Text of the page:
As I discussed in this essay last year, the levels of dopamine at D2 receptors may mediate parts of the u-shaped response curve to psycho stimulants. One of the key pieces of evidence for this is that suboptimal baseline activity at D2 receptors in certain brain regions is related to more impulsive responding.
Recently, Lee et al showed that impulsivity, as measured by self-reports (the BIS-11), is negatively correlated with striatal D2/D3 receptor availability as measured by PET. However, the significant correlation was primarily restricted to methamphetamine-dependent individuals (A) as opposed to non-meth-dependent individuals (B), as you can see:
One interesting twist could be to directly test for impulsivity via an individual’s propensity to discount delays in reward and correlate that with striatal D2-receptor like dopamine availability. As Amy Odom (here) discussed today at SQAB, the correlation between self-report and delay discounting isn’t always all that strong.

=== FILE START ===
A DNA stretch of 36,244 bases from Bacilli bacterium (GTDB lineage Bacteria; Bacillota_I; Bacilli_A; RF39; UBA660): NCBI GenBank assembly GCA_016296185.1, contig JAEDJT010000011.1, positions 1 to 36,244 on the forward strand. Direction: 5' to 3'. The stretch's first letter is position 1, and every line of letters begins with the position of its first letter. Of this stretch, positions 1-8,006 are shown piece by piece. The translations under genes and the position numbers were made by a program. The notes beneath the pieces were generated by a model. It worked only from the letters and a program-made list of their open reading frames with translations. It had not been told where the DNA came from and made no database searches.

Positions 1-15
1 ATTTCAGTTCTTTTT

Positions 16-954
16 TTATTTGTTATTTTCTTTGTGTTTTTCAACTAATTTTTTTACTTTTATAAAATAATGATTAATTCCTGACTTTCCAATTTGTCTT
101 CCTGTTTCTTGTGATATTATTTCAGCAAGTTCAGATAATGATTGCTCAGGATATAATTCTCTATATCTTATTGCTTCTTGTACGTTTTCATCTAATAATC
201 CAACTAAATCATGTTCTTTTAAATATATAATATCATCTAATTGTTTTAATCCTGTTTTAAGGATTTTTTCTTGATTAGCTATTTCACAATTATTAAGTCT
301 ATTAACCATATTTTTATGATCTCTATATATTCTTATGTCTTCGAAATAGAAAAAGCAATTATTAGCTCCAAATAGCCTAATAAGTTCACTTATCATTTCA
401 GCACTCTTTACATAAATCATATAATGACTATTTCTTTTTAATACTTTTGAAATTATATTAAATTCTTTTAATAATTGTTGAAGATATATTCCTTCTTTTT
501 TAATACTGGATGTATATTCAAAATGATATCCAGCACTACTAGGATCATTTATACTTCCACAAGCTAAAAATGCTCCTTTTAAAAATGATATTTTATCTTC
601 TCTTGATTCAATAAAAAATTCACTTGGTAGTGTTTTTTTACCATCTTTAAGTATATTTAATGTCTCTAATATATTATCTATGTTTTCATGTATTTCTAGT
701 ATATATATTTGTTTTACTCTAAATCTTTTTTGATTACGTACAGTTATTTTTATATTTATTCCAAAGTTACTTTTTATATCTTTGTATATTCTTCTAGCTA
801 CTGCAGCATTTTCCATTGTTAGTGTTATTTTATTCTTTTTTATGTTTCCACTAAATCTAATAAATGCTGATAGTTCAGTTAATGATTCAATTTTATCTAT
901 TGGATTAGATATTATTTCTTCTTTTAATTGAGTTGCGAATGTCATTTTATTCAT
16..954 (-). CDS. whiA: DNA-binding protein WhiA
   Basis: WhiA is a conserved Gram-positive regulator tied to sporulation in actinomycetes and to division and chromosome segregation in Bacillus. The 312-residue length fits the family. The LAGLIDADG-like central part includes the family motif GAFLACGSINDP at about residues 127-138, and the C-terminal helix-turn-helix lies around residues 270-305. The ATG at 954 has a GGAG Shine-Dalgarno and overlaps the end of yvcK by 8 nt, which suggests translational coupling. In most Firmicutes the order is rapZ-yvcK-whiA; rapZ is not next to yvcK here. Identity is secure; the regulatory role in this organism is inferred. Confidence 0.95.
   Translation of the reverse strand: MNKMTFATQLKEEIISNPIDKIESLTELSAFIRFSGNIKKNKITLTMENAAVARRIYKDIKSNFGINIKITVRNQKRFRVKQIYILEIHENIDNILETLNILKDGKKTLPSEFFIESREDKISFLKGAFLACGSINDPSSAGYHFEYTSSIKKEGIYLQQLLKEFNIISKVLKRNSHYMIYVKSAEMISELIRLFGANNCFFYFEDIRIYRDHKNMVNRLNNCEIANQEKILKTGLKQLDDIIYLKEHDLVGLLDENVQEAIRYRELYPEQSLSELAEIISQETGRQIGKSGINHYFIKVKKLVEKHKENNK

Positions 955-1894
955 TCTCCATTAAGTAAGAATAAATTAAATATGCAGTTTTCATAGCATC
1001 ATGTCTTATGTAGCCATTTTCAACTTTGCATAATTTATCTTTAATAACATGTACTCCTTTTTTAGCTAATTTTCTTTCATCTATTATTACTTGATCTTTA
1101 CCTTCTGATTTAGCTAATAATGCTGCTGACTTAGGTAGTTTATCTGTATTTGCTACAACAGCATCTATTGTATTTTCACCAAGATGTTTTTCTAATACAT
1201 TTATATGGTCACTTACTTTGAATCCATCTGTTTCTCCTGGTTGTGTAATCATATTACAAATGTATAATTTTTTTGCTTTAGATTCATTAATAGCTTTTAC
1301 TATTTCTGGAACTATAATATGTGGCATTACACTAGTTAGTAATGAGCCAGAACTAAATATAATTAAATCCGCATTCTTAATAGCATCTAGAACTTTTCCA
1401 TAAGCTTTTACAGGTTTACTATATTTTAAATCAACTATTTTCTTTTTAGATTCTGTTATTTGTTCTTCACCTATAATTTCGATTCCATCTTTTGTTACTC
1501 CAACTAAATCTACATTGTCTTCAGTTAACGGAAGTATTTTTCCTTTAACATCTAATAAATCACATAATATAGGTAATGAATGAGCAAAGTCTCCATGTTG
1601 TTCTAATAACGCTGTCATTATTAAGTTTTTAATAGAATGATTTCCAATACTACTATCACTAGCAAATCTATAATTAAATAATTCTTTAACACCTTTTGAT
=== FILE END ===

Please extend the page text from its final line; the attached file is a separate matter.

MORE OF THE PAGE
Lee B et al, 2009. Striatal Dopamine D2/D3 Receptor Availability Is Reduced in Methamphetamine Dependence and Is Linked to Impulsivity. Link here.